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FIA World Motorsport Council ratify changes to the 2020 Formula 1 season

FIA World Motorsport Council ratify changes to the 2020 Formula 1 season

F1 News

FIA World Motorsport Council ratify changes to the 2020 Formula 1 season

FIA World Motorsport Council ratify changes to the 2020 Formula 1 season

The FIA World Motorsport Council has officially given the rubber stamp to changes made to Formula 1 for the 2020 season.

Given that the drastic, last minute changes to Formula 1 for the 2020 season has been made as a result of the global coronavirus pandemic, the acceptance and approval of these changes was never in doubt.

Although practice one at the Austrian season opener is now less than two weeks away, the initial eight race calendar has now been approved - the council 'noting the approval of the first eight events of the 2020 FIA Formula One World Championship by the FIA President on 2 June'.

Similarly, with voting taking place between council members online, a vote approved changes to the 2020, 2021 and 2022 regulations - in short, agreeing to the use of 2020 machinery in 2021, and pushing back the 2021 aerodynamic regulation changes to 2022.

The most drastic changes have been made to the grid and podium procedures for 2020, although these stay in line with the recently released 'FIA - Return to Racing' guidelines, so are no shock to those within the sport.

With strict social distancing measures in place, Formula 1 teams will be only be permitted a limited number of personnel on the grid prior to the race start.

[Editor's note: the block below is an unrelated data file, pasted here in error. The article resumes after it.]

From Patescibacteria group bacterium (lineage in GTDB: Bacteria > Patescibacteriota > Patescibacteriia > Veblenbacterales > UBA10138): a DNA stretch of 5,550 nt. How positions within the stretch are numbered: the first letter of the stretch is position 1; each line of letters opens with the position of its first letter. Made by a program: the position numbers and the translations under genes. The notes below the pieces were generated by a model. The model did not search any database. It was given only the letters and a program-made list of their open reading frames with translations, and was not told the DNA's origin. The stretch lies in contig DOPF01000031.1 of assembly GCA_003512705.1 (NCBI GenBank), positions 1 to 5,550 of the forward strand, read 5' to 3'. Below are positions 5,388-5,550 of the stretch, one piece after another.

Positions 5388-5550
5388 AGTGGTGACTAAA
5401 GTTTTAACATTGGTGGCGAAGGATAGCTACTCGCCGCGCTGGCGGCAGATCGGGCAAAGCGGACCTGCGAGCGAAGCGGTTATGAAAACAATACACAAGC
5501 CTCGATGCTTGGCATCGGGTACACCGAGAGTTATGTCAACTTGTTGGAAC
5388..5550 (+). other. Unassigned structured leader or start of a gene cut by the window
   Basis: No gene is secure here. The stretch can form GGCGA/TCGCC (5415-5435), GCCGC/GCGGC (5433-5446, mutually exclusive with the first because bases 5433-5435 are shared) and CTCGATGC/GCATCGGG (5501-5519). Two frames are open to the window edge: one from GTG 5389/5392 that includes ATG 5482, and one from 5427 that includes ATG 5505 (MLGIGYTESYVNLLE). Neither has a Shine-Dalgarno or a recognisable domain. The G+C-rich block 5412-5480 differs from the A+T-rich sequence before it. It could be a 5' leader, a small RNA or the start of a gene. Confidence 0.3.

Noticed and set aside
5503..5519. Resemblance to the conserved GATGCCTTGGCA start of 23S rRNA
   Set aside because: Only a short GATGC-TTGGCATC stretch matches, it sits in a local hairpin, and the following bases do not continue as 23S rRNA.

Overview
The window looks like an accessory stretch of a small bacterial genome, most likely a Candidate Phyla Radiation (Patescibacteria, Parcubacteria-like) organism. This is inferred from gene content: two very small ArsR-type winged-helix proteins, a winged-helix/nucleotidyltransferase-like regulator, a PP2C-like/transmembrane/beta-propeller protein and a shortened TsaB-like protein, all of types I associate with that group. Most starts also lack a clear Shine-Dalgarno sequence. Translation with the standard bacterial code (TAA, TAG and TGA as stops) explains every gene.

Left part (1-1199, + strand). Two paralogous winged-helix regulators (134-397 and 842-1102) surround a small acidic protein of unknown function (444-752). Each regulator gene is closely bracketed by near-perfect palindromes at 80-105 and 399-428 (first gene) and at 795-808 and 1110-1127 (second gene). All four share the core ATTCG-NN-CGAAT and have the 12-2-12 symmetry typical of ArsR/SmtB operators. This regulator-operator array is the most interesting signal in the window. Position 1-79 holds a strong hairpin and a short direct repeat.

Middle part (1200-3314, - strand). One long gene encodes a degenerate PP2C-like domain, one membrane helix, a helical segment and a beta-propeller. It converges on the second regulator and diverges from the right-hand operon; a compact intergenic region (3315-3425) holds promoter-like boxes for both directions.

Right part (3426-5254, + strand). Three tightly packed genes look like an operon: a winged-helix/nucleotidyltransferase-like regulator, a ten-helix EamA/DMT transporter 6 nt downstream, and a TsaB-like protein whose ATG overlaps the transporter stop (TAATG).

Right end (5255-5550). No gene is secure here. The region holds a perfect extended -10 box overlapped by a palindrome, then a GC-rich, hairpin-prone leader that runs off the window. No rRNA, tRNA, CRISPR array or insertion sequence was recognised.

Drivers will now be permitted to leave the garage only 30-minutes prior to lights out, a reduction of ten-minutes that reflects the lessening of the ceremonial grid procedures, and only 40 members of personnel can greet them in the grid slot.

When the five-minute warning is sounded, 24 members must leave the grid, with only 16 remaining past the three-minute warning.

Should anyone remain past the 15-second warning, the relevant driver will be forced to start from the pitlane.

Podium ceremonies for 'open events', events with spectators present, will remain unchanged from the normal format, but 'closed events', races without fans, will need to outline their plans for a quasi podium ceremony ahead of the event.

Previously, Formula 1 managing director of motorsport Ross Brawn suggested the ceremony could take place on the grid, with drivers parking the cars behind the trophies.

Before you go...

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